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HOME > Biographical > 100 New Yorkers of the 1970s > WESTSIDER LEE FALK
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Creator of The Phantom and Mandrake the Magician


Who is the most widely read author in the world today?

Not counting Chairman Mao, whose quotations are required reading for one-fourth of the earth's population, the honor probably belongs to a dapper, soft-spoken man in his early 60s who could walk from his Westside apartment all the way to Times Square without being recognized. He is not a familiar figure on book jackets or talk shows because Lee Falk happens to be a comic strip writer. His two creations, The Phantom and Mandrake the Magician, are published in more than 500 newspapers in 40 countries. His daily readership: close to 100 million.

"One of the few places in the world where my strips don't run is in New York City," says Falk, leaning gently forward in his chair. "They ran in the New York Journal American for 25 years. That was the biggest afternoon paper in America until the newspaper strike, about 10 years ago. Then it folded, as did most of New York's papers; we were left with the Times, the Post, and the Daily News. But my strips do run in El Diario, the Spanish-language newspaper, and in the New York News World."

He arrived in New York from Missouri during the Great Depression,
while still in his teens, carrying a sample strip he had written and drawn.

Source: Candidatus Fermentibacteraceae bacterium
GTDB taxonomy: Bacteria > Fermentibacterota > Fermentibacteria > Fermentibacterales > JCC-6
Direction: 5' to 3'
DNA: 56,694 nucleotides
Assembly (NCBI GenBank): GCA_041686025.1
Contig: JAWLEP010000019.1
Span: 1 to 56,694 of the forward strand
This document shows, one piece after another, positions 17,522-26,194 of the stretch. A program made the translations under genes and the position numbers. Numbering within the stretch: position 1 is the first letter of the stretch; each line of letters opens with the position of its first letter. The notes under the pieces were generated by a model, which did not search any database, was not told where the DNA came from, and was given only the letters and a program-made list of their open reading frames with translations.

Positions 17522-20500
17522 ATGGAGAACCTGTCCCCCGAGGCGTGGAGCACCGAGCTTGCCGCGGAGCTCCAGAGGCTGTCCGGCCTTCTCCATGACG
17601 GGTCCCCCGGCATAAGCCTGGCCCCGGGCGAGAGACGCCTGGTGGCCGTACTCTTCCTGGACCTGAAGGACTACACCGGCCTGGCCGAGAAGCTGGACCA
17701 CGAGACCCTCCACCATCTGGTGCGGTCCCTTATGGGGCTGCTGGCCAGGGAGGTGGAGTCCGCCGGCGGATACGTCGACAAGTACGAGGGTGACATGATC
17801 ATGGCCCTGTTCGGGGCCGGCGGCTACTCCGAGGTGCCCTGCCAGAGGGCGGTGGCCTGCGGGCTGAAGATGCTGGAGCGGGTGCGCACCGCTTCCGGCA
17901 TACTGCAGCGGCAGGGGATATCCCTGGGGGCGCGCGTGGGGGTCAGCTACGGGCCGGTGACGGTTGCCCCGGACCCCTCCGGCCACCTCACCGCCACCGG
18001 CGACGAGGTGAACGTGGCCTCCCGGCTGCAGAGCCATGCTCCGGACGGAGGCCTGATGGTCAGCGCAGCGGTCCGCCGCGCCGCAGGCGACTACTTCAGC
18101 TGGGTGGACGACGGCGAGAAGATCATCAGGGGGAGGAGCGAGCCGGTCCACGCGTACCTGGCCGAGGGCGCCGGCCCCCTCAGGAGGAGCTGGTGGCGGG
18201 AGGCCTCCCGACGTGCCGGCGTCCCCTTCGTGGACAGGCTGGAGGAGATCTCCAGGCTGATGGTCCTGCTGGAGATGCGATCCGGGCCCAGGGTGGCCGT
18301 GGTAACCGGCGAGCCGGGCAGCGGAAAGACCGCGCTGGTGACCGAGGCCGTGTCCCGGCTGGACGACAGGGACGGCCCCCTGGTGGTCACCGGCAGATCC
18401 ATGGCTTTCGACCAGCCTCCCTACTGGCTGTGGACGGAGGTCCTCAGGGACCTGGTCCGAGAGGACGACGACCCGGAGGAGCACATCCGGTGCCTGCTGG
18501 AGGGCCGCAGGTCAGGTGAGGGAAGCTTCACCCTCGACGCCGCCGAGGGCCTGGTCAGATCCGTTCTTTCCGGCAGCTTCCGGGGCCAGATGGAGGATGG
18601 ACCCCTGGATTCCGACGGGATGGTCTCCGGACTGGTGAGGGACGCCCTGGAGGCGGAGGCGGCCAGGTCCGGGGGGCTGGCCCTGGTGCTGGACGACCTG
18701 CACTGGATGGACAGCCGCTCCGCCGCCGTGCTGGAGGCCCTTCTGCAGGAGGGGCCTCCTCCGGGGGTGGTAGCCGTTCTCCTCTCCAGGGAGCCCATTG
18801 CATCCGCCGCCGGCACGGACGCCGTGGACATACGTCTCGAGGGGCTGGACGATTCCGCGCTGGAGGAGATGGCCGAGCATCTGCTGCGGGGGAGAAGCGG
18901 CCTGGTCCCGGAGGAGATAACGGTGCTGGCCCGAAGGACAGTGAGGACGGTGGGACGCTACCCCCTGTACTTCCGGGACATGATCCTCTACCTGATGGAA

King Features bought Mandrake the Magician and two years later added
The Phantom to their syndicate.

In the beginning, Falk did both the drawing and the writing himself. "Then for a long time I used to make rough sketches and give them to my artists," he recalls. "Now I just give a description of each panel. I might say 'close-up' or 'long shot' like you do in a film. Then I put in the dialogue. … Some of my early artists are dead. They've gone on to their reward — to that big bar up in the sky, where all artists go. … Now there's one group drawing my strips on Long Island, and another one on Cape Cod. Very often I don't see them from one year to the next. Collaboration works best that way."

Since giving up his drawing pad, Falk has increased his literary output many times over. Besides doing all the writing for his strips for the past 40-odd years — which now takes up but a small part of his time — he has written five novels and a dozen plays. He owns five theatres; he has directed about 100 plays and produced 300. None of his own dramatic works has been a big commercial success, although one is currently doing well in Paris. Then there was the comedy that he co-authored with a young American he met in Rome just before World War II. "It almost made it to Broadway," says Falk. "It was redone about two years ago on the We............
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